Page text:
In my best Derek Zoolander voice, this is a really, really, really good bullpen. For seriously. Just imagine if they had landed Aroldis Chapman
! Jansen has the closer job on lock down with his stuff, but there are plenty of skills to go around this bullpen with both Garcia and Baez posting strong rates as well. Blanton is the shocker, as he was decent with Kansas City but then was blessed with the Searge Sauce in Pittsburgh and looked even better. A "$1 Joe Blanton
" bid in a NL league may draw chuckles in the auction, but it may also turn a profit by season's end as he stands to vulture some wins in middle relief or as a spot starter.
The best, or even second-best statistical option in this pen does not have the closer role. The role belongs to Casilla, but the Giants have two less-hittable options in Romo and Strickland who could do the job. Romo has done it before, and had a bounceback year last year where he dominated in the second half of the season after stinking for a lot of the first half. In fact, you can take those stats above, remove the name, and he's likely one of the most attractive relievers in the National League. For that reason, I'm throwing a buck or two on him at the end of an auction because Casilla is the type of skillset that loses the job in-season when management gets antsy.
There are two names to focus on here: Ramos and Capps. Ramos has everything you want in a closer and should not be in any danger of losing his job. That said, he has a dominating shadow looming over in the form of the dominating Capps, who misses bats like no other pitcher in baseball. The Marlins are anything but predictable and could decide to move Ramos at peak value for some art work and a picture to be named later to Loria's collection. Capps needs to be rostered because of his potential if an opportunity arises. Think of him as this year's Ken Giles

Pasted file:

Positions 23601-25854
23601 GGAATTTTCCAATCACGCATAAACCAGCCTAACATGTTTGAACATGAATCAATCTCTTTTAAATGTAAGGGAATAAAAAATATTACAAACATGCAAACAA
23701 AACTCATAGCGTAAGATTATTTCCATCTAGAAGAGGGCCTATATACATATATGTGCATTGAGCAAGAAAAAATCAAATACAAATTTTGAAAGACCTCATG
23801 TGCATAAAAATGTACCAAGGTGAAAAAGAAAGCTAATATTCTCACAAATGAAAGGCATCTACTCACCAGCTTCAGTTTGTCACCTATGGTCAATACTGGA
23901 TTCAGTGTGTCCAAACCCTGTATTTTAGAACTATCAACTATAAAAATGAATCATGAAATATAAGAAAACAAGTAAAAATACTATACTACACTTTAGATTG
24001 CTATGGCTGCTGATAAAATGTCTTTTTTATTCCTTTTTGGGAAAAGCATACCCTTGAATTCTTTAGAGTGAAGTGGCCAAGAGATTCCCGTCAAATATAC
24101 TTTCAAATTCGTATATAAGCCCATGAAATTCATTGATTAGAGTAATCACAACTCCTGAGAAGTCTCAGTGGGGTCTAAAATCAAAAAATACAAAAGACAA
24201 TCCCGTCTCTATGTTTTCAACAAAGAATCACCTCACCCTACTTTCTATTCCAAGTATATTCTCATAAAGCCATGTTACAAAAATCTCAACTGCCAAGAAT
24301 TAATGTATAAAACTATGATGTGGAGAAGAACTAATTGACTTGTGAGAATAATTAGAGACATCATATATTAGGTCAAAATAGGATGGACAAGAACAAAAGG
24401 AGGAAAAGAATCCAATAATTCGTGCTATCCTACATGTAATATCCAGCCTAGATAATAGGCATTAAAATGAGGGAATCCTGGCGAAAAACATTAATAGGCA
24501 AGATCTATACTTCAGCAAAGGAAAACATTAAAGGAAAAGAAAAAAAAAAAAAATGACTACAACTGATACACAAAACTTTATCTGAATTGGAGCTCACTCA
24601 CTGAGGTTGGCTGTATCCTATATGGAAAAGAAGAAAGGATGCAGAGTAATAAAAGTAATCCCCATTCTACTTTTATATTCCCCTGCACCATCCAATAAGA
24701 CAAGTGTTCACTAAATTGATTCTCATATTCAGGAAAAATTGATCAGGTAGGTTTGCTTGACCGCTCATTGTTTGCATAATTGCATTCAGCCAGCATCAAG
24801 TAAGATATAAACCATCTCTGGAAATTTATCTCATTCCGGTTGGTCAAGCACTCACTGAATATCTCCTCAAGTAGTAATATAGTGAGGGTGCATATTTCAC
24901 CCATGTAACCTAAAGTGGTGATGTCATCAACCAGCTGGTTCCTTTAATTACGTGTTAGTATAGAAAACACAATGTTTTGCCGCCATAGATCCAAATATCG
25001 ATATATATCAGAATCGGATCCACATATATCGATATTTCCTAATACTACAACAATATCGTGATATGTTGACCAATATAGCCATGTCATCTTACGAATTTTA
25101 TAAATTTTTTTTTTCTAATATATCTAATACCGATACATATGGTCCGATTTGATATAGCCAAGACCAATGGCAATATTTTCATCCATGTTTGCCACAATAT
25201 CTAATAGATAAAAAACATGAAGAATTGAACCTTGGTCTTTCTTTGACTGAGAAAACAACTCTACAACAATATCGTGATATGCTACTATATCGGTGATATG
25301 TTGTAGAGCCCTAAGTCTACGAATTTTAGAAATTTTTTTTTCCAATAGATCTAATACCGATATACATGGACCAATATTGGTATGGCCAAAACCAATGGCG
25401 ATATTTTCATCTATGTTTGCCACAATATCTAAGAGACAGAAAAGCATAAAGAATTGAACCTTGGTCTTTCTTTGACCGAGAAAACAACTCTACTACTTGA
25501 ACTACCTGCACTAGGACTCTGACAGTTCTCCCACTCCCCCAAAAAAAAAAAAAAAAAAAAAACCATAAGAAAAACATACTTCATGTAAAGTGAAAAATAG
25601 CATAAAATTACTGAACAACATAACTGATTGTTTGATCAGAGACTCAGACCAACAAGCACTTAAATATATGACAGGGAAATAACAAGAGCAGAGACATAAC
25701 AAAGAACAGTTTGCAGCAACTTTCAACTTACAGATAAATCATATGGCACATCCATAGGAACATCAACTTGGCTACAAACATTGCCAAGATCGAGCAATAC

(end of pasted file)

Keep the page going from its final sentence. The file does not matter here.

We all know about Familia, and Reed's name is familiar to us, but we should be worshiping Hansel Robles
, man. The HR/FB issue was there last year, but he misses bats with regularity and is tough to square up within the strike zone. If you're looking for a dirt-cheap option for value out of this pen, Robles is your model. The rest can be put on the clearance rack.
Papelbon has apparently survived the offseason as Drew Storen
was the one traded. That said, it is not as if Papelbon doesn't have to look over his shoulder. You can cross off Barrett as he will be rehabbing from Tommy John Surgery, but Kelley's numbers at least deserve the first crack at the closer role should the Nationals do something with Papelbon. Even without saves, he has some value in deeper NL Only leagues.